Tuesday, 3 July 2018

The good the bad and the ugly: Susan Froemke's The Opera House



Susan Froemke The Opera House at Barbican Cinema  
Reviewed by Anthony Evans on 1 July 2018 Star rating: 3.5 (★★★½)
Susan Froemke's film marking the 50th anniversary of the Metropolitan Opera at the Lincoln Center

This Sunday afternoon, 1 July 2018, Barbican Cinema 3 showed a new film by award winning documentary filmmaker Susan Froemke, The Opera House. The film marks the 50th anniversary of The Metropolitan Opera’s tenure at the Lincoln Centre in New York, and it’s well worth a couple of hours of any opera buffs time.

As it sashayed from one subject to another it sometimes felt a bit of a mish-mash, trying to be all things to all people. The ponderous examinations of the minutiae of the architecture palled, killing a perfectly good anecdote about the happenstance design of the stunning Austrian crystal chandelier. Notwithstanding, it managed to be an absorbing and illuminating dissection of an artistic vision and the renaissance of the Metropolitan Opera company.

The potted biographies particularly of the bowler hatted Rudolph Bing and Robert Moses’ messianic pursuit of urban-renewal gave us some compelling insights. The frankly extraordinary amount of power that Moses and Rockefeller were able to wield caused gasps and giggles at their sheer audacity.

What really made this film sing were its first-hand accounts from a boy chorister to the glamorously garrulous Leontyne Price, the film's linchpin, they were a delight. Their eyes sparkled with passion, not just for the love of Opera but for the Metropolitan Opera family. The stories of the glamour and shortcomings of the old “yellow brewery” and the trials and tribulations of building and opening a new opera house with nine new productions were brought vividly to life.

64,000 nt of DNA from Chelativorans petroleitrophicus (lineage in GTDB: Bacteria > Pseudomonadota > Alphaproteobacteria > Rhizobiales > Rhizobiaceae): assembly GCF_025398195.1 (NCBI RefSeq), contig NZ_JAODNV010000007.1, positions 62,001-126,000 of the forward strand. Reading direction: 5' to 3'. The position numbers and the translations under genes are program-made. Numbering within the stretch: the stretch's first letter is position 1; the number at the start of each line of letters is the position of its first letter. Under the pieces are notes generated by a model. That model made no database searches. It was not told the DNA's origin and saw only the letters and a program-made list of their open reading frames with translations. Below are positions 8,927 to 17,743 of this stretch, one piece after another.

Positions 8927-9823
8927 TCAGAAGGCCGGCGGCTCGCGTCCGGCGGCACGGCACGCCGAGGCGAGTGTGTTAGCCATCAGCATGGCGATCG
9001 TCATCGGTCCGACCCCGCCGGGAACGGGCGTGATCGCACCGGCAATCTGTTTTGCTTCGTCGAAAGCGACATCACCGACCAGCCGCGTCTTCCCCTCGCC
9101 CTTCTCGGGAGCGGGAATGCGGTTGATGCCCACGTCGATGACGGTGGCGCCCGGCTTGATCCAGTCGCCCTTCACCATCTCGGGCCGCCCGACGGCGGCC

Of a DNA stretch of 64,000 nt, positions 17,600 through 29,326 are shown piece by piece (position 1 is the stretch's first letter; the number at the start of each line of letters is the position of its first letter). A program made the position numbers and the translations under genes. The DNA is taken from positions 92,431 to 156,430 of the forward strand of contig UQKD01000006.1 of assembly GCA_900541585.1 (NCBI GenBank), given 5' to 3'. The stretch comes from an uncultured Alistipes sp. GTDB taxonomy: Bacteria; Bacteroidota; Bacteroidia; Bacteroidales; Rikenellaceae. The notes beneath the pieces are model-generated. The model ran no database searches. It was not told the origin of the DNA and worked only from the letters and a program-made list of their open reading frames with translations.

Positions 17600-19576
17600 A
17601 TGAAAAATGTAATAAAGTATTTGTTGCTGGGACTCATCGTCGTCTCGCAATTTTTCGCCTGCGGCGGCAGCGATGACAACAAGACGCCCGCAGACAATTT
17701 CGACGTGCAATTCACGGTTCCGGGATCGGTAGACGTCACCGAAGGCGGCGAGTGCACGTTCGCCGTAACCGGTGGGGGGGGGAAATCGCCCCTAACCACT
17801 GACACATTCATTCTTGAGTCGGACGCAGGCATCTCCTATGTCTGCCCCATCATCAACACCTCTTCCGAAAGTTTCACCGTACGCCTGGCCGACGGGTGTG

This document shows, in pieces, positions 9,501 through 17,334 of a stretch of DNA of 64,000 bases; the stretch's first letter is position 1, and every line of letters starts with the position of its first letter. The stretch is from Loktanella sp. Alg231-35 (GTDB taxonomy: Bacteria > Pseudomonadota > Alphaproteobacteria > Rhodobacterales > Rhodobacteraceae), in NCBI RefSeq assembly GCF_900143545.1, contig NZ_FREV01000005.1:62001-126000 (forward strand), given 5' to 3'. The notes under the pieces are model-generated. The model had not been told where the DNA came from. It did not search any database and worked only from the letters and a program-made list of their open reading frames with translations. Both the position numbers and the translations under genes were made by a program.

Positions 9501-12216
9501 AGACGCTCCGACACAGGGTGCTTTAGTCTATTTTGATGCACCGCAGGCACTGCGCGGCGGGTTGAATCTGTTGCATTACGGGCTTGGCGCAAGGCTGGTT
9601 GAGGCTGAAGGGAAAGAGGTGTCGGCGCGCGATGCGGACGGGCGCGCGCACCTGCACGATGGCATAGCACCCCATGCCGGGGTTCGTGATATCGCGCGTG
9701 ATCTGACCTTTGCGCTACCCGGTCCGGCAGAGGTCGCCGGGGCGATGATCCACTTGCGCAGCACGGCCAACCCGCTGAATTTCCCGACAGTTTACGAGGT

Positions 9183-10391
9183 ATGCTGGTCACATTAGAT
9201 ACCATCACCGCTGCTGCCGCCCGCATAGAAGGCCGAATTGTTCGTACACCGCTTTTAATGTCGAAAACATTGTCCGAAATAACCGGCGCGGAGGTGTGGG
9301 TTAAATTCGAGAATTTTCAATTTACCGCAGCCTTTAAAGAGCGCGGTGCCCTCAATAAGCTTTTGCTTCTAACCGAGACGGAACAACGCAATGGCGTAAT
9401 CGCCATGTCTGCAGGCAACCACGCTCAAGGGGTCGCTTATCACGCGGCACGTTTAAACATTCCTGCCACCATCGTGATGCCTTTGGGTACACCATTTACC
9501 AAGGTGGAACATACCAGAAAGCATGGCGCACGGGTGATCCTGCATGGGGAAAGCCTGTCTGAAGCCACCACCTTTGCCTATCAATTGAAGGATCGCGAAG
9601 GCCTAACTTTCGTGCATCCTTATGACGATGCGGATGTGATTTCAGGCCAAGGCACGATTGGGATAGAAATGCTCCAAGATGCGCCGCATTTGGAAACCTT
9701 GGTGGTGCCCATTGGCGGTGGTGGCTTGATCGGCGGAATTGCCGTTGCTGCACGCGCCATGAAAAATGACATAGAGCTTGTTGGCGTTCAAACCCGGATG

But it wasn’t all glitz and glamour, Froemke doesn’t shy away from tackling some of the stickier social issues involved in the scythe of progress that bulldozed 45 acres to produce the mighty temple to the arts that is the Lincoln Centre. The startlingly sobering interviews of the then dispossessed children - “we were nobody” - rubbed shoulders with images of the Met’s ground-breaking ceremony where without any apparent irony they played Aaron Copland's Fanfare for the Common Man. Ouch! Did they think it had been worth their sacrifice? It wasn’t answered, but in the fullness of time I would hope so – but then I would say that wouldn’t I.

Elsewhere on this blog:
  • Russian Romantics: music for violin & piano by Glinka, Glazunov, Cui, Rubenstein, & more (★★★) - CD review
  • Powerful & emotional stuff: Peter Maxwell Davies' The Lighthouse at RCM Double Bill - Opera review
  • What a delightful voice: getting to know the music of Francesco Gasparini (★★★★) - CD review
  • Coming into focus: Kasper Holten's production of Don Giovanni returns to the Royal Opera  (★★★★★) - Opera review
  • A great big present: Stephen Medcalf on returning to Buxton to direct his favourite piece, Idomeneo  - interview
  • Handel's finest arias for base voice - Christopher Purves, Jonathan Cohen and Arcangelo (★★★★★)  - CD review
  • Story-telling in America: Verdi's Un ballo in maschera at Grange Park Opera (★★★★) - Opera review
  • Each a world unto itself: Arvo Pärt The Symphonies (★★★★) - CD review
  • Intimate, candid and completely fascinating: The Tchaikovsky Papers - unlocking the family archive (★★★★) - book review
  • Notable debuts & a veteran director: Die Entführung aus dem Serail from the Grange Festival - opera review
  • Home


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